Scotland: “i” is for imagination
“And the fleet of little boats moved off all at once, gliding across the lake, which was as smooth as glass. Everyone was silent, staring up at the great castle overhead. It towered over them as they sailed nearer and nearer to the cliff on which it stood.” (Harry Potter and the Philosopher’s Stone, Chapter 6)
Scotland is layered with human history atop human history. I have joked with Norwegian teachers that in Iowa if a building is 100 years old we consider it ancient, and they think it’s relatively new. Some added to that play by noting that when they travel to the UK they might mention to new colleagues that their school in Norway is over 100 years old only to be told by their British hosts that this school is over 500 years old.
My holiday to Scotland was centered in Edinburgh, a most fabulous city. Arriving to Edinburgh airport my first introduction to the city was thoroughly modern. The conspicuous air-traffic control tower announced a commitment to high technology and progress. The double-decker express bus to the city center was then a journey back through time, 30 minutes to travel over 1,000 years.
An interstate highway pierced the first layer, post-war modernity. We cruised past dull buildings that passed for businesses. Too typically festooned with garish signage to attract attention that the architecture could not. LCD displays relayed GPS information, we neared the Gyle Shopping Centre.
Continuing forward to go back in time, turn-of-the-century row houses lined the way. The homes were tidy and compact stone or brick structures with ad hoc parking for cars; satellite dishes hung like peculiar and forgotten christmas ornaments. Edinburgh was a working city, a destination for displaced farmers from the Lowlands and crofters from the Highlands. People moved here to continue life, to move forward. And so did our bus.
Harry Potter was born in Scotland, Edinburgh specifically. J. K. Rowling took inspiration from her surroundings and experiences to create that most magical world. We ate at the cafe where she wrote the first book. Like Scotland, Rowling wove a story that wed the ancient, the fantastic, and the modern into a compelling tale. As it did for Rowling, Scotland invited me to do the same.
Our bus entered Shandwick Place circle and another era, Georgian Britain. The German-bred kings of Britain reigned over a period of industrialization and wealth. New cities were plated to both capture and reflect the prosperity and philosophies of the day: right-angle city streets and uniform architecture. The West End and New Town of Edinburgh exemplify the ambitions of those long since passed Scots and their wisdom; the old buildings still stand and thrive in a modern world.
Owen and I took a walk through New Town later in the week. The straight streets and din of traffic were familiar but the aesthetics of the buildings were not. I could imagine the wide streets free of autos, and instead traversed by horse drawn carriages. The sound, and certainly the smell would have been different. I didn’t ask Owen what he imagined, I regreted that.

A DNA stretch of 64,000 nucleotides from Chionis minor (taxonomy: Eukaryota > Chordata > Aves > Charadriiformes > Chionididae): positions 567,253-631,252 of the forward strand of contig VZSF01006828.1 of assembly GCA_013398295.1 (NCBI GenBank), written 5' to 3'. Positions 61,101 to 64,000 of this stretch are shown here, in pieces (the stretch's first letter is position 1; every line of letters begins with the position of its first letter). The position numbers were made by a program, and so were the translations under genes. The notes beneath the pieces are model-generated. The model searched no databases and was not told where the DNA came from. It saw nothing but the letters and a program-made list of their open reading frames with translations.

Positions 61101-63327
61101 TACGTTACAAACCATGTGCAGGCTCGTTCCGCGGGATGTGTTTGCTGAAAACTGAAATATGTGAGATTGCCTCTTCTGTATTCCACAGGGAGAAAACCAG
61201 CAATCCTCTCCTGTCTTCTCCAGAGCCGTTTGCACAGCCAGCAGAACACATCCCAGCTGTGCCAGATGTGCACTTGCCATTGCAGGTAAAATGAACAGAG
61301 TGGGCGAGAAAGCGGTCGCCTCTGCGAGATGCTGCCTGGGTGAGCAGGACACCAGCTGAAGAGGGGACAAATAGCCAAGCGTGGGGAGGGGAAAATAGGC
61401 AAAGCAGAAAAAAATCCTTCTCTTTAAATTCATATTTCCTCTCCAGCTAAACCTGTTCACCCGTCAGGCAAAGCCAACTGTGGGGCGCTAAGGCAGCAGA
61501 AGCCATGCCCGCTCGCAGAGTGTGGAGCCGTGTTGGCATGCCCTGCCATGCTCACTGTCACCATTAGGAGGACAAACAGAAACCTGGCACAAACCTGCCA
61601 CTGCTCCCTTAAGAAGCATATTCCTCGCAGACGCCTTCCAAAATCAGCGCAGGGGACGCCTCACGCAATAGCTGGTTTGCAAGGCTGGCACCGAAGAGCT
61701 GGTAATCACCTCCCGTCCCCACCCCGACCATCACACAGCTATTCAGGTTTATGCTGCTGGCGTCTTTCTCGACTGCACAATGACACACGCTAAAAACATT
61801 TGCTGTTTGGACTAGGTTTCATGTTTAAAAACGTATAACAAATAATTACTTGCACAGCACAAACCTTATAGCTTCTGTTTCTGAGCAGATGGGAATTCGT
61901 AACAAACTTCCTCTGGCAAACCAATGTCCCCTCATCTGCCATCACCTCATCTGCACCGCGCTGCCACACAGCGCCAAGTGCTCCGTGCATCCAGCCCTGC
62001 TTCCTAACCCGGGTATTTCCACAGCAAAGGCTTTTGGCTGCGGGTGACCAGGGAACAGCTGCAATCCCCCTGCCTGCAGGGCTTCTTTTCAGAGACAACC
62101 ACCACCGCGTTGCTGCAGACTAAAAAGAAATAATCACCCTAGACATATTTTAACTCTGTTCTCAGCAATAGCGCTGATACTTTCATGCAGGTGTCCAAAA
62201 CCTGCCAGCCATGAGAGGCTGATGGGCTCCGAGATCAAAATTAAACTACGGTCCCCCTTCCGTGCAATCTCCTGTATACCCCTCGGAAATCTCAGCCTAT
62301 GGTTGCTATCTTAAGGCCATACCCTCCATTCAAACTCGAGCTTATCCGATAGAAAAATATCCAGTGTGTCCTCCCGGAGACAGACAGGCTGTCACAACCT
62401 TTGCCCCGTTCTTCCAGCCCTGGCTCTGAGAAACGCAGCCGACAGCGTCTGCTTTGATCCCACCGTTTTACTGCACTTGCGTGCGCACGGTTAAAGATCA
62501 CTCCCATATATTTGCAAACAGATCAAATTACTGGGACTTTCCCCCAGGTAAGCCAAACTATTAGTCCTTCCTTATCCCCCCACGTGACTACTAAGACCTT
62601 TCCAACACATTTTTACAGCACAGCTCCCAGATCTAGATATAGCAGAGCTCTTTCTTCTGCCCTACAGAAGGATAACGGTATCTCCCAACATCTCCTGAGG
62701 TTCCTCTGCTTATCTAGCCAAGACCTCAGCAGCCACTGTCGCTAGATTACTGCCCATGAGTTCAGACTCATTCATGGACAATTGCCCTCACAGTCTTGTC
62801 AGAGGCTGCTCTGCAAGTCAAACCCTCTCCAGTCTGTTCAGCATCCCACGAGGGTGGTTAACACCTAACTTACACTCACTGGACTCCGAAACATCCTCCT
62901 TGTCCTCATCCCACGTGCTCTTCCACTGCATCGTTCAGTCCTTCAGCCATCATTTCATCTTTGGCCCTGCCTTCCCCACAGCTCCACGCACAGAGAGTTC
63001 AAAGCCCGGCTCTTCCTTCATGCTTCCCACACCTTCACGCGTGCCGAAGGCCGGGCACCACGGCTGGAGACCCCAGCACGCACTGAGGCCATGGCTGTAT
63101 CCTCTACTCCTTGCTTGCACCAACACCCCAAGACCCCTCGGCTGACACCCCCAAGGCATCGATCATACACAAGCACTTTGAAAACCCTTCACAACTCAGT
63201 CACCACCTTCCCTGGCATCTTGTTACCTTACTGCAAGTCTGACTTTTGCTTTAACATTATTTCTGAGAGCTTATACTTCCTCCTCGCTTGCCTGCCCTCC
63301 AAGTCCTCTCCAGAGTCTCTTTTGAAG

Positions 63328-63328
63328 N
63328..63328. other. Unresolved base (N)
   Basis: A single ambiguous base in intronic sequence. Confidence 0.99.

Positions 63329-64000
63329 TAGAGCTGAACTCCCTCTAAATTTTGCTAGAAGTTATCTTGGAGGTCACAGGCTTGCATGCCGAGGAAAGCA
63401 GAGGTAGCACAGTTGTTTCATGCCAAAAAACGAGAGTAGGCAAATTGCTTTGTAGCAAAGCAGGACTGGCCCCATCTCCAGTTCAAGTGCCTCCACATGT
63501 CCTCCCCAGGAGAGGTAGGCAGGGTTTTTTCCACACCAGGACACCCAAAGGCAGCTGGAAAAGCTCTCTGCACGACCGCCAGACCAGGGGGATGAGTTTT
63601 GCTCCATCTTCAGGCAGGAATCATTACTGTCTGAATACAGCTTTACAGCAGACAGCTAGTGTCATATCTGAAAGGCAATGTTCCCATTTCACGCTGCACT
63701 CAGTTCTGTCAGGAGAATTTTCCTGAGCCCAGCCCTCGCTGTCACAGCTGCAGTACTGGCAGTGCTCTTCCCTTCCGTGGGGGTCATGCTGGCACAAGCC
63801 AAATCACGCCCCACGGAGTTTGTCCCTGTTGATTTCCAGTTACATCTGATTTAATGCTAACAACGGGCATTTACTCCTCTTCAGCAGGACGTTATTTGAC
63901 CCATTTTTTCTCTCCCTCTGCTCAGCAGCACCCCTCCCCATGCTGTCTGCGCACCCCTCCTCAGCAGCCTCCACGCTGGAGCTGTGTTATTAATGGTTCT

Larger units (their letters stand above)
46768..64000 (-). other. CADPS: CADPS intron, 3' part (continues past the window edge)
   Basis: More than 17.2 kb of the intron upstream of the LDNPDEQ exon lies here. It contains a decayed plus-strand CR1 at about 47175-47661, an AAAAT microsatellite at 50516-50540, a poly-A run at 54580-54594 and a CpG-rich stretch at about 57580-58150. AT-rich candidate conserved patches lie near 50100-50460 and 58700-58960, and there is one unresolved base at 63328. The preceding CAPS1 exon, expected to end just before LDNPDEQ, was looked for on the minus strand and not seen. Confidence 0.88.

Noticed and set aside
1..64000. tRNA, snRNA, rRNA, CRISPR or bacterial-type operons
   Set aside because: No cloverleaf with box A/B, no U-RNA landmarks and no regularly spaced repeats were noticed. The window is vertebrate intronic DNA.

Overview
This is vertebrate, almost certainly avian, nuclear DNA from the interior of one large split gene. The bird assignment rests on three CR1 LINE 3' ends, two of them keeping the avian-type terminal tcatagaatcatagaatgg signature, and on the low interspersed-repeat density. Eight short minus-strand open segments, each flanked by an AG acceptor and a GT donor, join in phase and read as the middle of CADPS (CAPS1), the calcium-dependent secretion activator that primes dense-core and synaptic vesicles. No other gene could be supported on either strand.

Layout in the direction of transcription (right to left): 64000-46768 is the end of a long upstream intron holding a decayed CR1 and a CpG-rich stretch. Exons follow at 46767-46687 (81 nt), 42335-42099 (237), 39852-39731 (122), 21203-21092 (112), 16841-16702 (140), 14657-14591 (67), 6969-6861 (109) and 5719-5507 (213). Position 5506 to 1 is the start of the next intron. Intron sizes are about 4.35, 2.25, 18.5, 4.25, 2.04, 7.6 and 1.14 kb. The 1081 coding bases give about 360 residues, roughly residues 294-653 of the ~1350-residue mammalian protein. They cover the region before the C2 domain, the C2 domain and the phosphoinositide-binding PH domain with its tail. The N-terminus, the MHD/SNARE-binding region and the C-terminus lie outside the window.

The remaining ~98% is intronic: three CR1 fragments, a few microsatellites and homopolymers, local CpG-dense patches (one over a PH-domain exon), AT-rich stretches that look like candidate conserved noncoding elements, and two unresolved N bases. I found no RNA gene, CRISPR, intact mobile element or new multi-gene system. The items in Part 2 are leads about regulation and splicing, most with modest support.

Cruising east on Princes Street we passed the Scott Monument. It was a fitting transition between the New Town and the Old Town to which we were about to enter. Bus #100 reached the end of the line on the bridge and our journey back in time was nearly complete. We crossed Market Street with our backpacks to ascend Cockburn Street. The curved and climbing street took us back in time further still. The twists and turns, nooks and crannies of Rowling’s Diagon Alley were here. Cars were clearly out of place yet had muscled their way onto the street through brute force and threat of violence, taking cues from the countless public hangings in the neighborhood.
High Street, also known as the Royal Mile, denoted the journey’s end. The route was a riot of architectural splendor. Our apartment on the street has hosted souls for hundreds of years. And at the end of the street, actually the beginning, rested Edinburgh Castle. It was perched on a crag and protected the Chapel of St. Margaret. The diminutive house of prayer was built in the 12th century, the oldest building in Edinburgh.
From the ramparts of the castle all of Edinburgh was visible. Our visit was extra special in that the sun was present, illuminating a city that needed little help to amaze. The view from the primordial rock went back again through time: from Old Town and a Royal and Independent Scotland, to New Town and the cusp of the industrial revolution, and on to the horizon where a new bridge over the Firth of Forth will commemorate the 21st century.
Inspiration for the imagination, is that the old Celtic meaning for Pictland? It has inspired so many authors, Rowling most famously as of late but also Sir Walter Scott, Robert Louis Stevenson, Alan Ramsay, and Elizabeth Melville. We agreed that Scotland in general, but Edinburgh in particular warranted a return visit. Who can resist a place of such creativity that made the unicorn its official animal?